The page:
10 financial tips for retired teachers

From managing budgets and setting up investments, to healthcare and forging a new identity, life after teaching requires careful planning.

The overall concern of teachers facing retirement is financial, according to Teacher Support Network research which shows that 69.5% of retired teachers who contacted the network were concerned about money matters.

“Although overall, most teachers are better off in retirement than they thought they would be,” says Stuart Gayer, independent financial advisor of BBT Group who has worked with retired teachers for the last 20 years.  “But even with a final salary pension, teachers will have to survive on an income that is less than their usual salary, normally two thirds as a maximum.”

Developing a strategy is key to surviving on a reduced income, says Stuart.  So, the first thing you need to do is make a plan.  Here are Stuart’s tips:

  1. List essentials
    Write down all your essential income and expenditure, but don’t include luxuries and definitely not savings.  “Most teachers are financially cautious,” says Stuart.  “And they may be habitual savers concerned about the ominous rainy day.  But actually, the rainy day is now.”
  2. Lump sum longevity
    Remember the lump sum element of your pension is part of your ‘pension salary’ that will need to last for the rest of your life, so use it wisely.  By all means treat yourself to a holiday, but don’t spend it all on unnecessary things.
  3. Invest wisely
    Better healthcare, diets and exercise mean we are all living longer now. Your pension could well be needed for forty or so years of your life, so make your money work for you by investing wisely.
  4. Defer your state pension
    As well as your teacher’s pension, you’ll also be entitled to a state pension (as long as you have paid national contributions for at least 10 years)  You don’t necessarily have to draw on your state pension if you can survive happily on your teacher’s pension.  Deferring your state pension will mean increased payments when you do use it.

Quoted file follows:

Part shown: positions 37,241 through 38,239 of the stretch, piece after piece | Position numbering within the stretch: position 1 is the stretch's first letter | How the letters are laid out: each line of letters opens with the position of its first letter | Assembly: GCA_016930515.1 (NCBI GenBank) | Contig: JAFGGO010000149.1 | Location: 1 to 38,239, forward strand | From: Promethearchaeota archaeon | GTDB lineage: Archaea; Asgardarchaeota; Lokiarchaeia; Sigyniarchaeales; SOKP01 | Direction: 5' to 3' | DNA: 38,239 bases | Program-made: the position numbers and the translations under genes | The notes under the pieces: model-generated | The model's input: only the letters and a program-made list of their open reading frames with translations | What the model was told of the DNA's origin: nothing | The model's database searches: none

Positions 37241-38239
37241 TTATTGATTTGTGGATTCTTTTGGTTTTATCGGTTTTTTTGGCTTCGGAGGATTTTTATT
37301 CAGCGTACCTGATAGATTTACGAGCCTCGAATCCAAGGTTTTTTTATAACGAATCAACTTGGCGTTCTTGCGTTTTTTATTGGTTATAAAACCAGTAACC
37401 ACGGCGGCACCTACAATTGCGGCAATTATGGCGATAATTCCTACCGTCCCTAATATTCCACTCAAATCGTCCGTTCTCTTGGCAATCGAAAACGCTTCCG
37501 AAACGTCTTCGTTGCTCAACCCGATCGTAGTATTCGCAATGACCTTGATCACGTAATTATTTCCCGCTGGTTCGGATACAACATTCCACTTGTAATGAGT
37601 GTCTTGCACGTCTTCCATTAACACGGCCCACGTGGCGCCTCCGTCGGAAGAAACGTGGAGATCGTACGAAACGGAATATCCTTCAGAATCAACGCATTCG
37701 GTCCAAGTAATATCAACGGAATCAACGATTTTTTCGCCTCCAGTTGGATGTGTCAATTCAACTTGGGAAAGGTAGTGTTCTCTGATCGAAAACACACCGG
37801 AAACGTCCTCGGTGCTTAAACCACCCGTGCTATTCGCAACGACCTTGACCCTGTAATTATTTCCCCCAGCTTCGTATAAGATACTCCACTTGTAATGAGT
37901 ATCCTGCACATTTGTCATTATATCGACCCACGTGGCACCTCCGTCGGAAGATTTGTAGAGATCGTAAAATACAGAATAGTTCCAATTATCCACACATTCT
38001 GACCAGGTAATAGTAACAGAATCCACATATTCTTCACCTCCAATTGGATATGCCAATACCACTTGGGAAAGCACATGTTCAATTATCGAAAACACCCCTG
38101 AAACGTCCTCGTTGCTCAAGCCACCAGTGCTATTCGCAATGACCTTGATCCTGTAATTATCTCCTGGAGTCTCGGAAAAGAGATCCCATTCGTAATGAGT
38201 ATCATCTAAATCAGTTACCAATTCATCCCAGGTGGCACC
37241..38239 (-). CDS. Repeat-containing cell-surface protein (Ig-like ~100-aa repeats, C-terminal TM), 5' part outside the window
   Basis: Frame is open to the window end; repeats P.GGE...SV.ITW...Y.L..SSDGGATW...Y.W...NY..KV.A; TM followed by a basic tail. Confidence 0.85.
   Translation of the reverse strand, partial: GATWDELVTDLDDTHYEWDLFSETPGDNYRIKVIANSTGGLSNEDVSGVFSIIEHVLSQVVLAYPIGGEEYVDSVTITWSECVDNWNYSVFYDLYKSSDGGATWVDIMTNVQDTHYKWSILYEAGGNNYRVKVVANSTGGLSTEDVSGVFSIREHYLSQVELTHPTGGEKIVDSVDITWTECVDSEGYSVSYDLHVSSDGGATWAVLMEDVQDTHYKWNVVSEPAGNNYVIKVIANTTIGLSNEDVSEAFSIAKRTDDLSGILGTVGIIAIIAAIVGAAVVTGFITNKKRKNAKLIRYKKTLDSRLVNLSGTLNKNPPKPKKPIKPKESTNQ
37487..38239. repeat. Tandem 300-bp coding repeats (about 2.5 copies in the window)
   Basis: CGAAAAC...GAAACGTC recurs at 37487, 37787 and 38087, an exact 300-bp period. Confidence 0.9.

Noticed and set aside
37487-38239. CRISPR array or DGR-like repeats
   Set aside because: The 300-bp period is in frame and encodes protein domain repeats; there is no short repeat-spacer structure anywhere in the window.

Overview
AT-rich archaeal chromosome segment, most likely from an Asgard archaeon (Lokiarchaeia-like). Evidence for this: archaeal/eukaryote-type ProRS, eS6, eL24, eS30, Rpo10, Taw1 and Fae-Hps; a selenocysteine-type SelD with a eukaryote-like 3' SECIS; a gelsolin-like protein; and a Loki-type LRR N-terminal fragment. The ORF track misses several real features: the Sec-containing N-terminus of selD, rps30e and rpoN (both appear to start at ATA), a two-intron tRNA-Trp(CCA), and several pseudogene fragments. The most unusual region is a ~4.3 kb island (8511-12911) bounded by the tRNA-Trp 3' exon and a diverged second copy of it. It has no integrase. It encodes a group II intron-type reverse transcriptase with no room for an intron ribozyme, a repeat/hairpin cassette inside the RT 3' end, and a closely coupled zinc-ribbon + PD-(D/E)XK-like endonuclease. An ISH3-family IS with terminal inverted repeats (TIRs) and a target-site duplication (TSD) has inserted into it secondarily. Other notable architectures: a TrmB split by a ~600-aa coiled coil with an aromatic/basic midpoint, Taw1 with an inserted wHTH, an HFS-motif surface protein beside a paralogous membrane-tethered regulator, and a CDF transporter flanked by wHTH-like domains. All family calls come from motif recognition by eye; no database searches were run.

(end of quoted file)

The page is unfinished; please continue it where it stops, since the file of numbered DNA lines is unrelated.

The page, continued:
5.  Is redemption right?
    It may not always be a good idea to clear a mortgage loan, and it may help to keep a little outstanding on the mortgage.  “I have £1 outstanding on my mortgage,” says one imminent retiree.  “And I don’t intend to pay it off because the building society keeps the deeds for the property and I don’t have to pay storage fees.”  It also helps your credit rating if you want to apply for loans, adds Stuart.
    Furthermore, if you use most of your pension to clear your mortgage, you could end reducing the amount you have left to live on.
  6. Avoid extortionate interest rates
    If you have loans and other debts that charge a high interest rate, it may well be advisable to try to clear these or to consider new loan deals offering better interest rates.
  7. Asset rich: cash poor
    If you really don’t have enough money to live on, consider an equity release scheme if you own your property.  These schemes are now well regulated and could provide the right solution, but it is essential to seek independent financial advice.
  8. Make your money work for you
    In the long term, you may need to live off the income from wise investments, so it is vital to make your money work for you.  High interest bank savings accounts won’t usually yield the high returns possible from other investments, so consider different options by talking to an independent financial advisor.
  9. Have a balanced portfolio
    Put your money in different places for different purposes so they maximise your chances of a greater return.  Seek financial advice and never put all your eggs in one basket, advises Stuart.
  10. Manage your estate
    It’s vital to have a well thought out will, and it’s always essential to seek legal advice.  “Simple things like setting up a trust fund can protect children’s inheritance from the tax man,” says Stuart.

Like more advice? Visit Retirement and pensions